After the family broke, and when the house was about to sell, I walked around it for a last look. Under the eaves, on the ground, there was a path worn in the dirt, tight against the foundation — small padded feet, year after year, window to window.
When we moved, we left her to be fed by the people next door. Months after we were gone, they found her in the bushes and buried her by the fence. So many years after, I can’t get her out of my mind. ~Philip F. Deaver, “Gray” from How Men Pray
Our pets are witness to the routine of our lives. They know when the food bowl remains empty too long, or when no one comes to pick them up and stroke their fur. They sit silently waiting.
They know when things aren’t right at home.
Sometimes a barn cat moves on, looking for a place with more consistency and better feeding grounds. Most often they stick close to what they know, even if it isn’t entirely a happy or welcoming place. After all, it’s home and that’s what they know and that’s where they stay.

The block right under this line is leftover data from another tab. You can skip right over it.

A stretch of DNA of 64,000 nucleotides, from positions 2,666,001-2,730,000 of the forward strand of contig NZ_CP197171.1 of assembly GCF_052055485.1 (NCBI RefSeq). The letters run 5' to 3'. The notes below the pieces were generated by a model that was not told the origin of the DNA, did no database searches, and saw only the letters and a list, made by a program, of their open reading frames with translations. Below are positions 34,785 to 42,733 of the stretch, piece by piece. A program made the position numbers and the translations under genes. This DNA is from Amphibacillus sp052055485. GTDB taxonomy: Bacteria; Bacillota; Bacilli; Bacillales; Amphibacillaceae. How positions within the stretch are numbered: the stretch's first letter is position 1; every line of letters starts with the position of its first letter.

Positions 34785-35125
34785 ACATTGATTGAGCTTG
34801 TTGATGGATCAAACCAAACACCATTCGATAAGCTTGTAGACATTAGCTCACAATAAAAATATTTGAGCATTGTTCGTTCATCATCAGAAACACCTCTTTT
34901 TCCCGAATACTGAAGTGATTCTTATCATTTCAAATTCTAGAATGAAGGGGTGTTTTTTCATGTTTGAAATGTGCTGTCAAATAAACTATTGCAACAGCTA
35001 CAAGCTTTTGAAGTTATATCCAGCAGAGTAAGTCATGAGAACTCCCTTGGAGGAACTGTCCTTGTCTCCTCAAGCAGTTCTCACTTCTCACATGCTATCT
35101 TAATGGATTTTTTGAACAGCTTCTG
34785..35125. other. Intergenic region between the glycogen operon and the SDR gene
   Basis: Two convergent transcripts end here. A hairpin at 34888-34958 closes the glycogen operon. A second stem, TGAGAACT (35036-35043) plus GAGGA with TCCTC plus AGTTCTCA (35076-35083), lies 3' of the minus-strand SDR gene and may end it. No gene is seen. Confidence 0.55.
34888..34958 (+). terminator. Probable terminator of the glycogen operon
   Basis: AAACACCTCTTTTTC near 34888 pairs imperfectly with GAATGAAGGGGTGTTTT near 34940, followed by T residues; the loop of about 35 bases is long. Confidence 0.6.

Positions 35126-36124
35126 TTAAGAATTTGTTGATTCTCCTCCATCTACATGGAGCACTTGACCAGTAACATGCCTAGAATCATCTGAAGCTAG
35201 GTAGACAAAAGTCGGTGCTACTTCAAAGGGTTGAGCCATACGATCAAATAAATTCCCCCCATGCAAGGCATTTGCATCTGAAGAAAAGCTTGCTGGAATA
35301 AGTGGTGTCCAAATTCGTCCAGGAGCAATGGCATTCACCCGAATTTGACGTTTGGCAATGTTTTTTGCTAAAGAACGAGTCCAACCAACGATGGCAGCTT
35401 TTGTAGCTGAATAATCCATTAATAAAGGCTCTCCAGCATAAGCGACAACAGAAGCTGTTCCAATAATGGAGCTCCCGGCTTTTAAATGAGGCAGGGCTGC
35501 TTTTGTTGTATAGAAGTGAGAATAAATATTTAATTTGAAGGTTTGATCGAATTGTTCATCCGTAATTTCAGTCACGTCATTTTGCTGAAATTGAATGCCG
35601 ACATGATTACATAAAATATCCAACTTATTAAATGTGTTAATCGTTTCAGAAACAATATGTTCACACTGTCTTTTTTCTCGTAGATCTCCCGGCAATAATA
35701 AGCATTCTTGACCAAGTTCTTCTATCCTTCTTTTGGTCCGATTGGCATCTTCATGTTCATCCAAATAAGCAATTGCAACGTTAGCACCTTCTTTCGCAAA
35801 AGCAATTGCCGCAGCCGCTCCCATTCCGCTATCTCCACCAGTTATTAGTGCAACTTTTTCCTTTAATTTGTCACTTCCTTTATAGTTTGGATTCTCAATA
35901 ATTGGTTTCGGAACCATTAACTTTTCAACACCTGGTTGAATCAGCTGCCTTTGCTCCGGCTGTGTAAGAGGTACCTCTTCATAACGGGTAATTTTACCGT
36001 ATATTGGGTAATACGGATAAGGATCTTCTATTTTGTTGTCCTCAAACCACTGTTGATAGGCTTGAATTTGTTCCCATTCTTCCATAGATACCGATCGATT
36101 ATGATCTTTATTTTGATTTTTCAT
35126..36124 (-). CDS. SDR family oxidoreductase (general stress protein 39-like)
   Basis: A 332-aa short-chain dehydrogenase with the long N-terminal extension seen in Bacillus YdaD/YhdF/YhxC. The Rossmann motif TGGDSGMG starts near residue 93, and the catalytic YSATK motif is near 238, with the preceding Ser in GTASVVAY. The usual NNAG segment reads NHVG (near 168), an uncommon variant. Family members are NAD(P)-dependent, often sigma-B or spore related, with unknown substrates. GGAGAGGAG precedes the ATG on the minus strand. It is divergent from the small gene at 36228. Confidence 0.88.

When my family broke as my parents split, after the furniture was removed and the dust of over thirty five years of marriage swept up, I wondered if our cat and dog had seen it coming before we did. They had been peering through the window at our lives, measuring the amount of spilled love that was left over for them.
I can’t get them out of my mind – they, like me, became children of divorce. We knew when we left the only home we knew, we would never truly feel at home again.
We walked at the edge of the sea, the dog, still young then, running ahead of us.
Few people. Gulls. A flock of pelicans circled beyond the swells, then closed their wings and dropped head-long into the dazzle of light and sea. You clapped your hands; the day grew brilliant.
Later we sat at a small table with wine and food that tasted of the sea.